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How does mass hysteria play in the following siutations: Mary's inability to faint...

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brimarie97 | Student, Grade 10 | eNotes Newbie

Posted September 18, 2012 at 11:38 PM via web

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How does mass hysteria play in the following siutations:

Mary's inability to faint when called on.

Danforth's belief in the girls.

the change in Mary's testimony.

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Ashley Kannan | Middle School Teacher | (Level 3) Distinguished Educator

Posted January 8, 2013 at 11:14 AM (Answer #1)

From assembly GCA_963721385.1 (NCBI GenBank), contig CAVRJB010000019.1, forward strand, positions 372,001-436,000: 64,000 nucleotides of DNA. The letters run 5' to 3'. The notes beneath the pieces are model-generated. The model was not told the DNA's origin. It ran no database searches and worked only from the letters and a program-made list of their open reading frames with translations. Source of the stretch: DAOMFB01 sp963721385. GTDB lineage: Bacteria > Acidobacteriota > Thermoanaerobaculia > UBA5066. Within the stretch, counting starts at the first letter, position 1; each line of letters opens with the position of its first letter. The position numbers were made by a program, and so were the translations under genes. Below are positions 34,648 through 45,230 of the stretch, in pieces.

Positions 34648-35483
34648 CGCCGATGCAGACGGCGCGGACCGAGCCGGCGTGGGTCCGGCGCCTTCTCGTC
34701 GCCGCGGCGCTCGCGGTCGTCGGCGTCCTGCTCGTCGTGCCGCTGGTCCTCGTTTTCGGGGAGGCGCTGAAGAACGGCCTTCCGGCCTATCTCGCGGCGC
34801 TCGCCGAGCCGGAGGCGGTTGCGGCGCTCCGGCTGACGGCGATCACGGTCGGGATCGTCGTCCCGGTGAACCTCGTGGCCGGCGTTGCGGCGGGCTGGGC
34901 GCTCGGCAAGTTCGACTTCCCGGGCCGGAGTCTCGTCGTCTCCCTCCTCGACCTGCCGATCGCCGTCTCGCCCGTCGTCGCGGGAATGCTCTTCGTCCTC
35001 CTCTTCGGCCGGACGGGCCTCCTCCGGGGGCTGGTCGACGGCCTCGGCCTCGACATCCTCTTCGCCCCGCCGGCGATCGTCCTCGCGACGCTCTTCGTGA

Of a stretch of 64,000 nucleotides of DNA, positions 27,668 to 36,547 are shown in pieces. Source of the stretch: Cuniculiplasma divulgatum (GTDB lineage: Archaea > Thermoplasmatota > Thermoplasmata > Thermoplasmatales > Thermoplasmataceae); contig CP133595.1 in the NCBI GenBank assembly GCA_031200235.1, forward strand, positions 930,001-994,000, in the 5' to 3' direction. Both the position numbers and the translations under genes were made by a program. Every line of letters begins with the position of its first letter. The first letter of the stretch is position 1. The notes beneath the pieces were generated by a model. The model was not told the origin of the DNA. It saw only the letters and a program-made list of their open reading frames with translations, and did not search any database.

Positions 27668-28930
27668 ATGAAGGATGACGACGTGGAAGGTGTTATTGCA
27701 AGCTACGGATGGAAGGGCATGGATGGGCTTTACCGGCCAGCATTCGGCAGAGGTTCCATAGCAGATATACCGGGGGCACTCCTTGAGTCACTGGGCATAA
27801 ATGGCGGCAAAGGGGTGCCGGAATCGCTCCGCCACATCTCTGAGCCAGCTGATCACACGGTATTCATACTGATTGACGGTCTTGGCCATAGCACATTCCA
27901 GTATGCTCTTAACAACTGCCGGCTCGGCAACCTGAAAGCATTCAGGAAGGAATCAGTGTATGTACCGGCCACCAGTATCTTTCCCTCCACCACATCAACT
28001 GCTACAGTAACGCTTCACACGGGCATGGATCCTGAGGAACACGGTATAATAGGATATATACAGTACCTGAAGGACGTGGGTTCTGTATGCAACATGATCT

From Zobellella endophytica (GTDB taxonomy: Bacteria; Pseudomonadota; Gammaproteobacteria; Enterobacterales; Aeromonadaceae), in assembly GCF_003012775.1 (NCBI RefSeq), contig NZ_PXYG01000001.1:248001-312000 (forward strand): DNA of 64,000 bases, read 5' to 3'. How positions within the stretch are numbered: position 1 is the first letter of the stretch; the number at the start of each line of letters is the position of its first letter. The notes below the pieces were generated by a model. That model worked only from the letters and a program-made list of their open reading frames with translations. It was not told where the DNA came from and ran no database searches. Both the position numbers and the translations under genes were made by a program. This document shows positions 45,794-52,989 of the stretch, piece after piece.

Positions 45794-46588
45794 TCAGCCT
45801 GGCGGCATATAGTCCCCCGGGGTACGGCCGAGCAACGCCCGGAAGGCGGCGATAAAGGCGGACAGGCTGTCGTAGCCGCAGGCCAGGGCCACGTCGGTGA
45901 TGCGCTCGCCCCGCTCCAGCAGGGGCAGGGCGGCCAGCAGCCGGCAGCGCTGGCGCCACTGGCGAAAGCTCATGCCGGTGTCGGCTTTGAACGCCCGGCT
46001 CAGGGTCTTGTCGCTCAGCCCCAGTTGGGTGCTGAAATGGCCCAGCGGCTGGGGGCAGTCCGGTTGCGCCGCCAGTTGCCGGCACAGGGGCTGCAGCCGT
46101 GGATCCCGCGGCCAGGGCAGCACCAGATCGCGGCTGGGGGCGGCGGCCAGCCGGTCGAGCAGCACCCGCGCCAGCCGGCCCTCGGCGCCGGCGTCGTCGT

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The original question had to be edited down.  I think that Danforth's eagerness and ease with which he believed the girls was a situation in which mass hysteria played an important role.  Danforth clearly recognized that his own prestige and stature was contingent on the girls' story of accusation and witchcraft being believed and accepted.  If he questions their story and makes them suspect, then his own status becomes questioned.  Danforth recognizes that mass hysteria is what enabled him to possess power and to be perceived as important.  Mass hysteria is what allows this to happen.  Failure on this end to acquiesce to mass hysteria in terms of supporting the girls means a loss of credibility.  In many respects, people like Danforth and Hathorne are "riding the wave" of public fear and hysteria in order to see their own social positions consolidated.  If they are not able to use this to their own advantage, then their own prestige drops.  It is for this reason that mass hysteria plays a major role in Danforth's acceptance of the girls' stories and his support of them.

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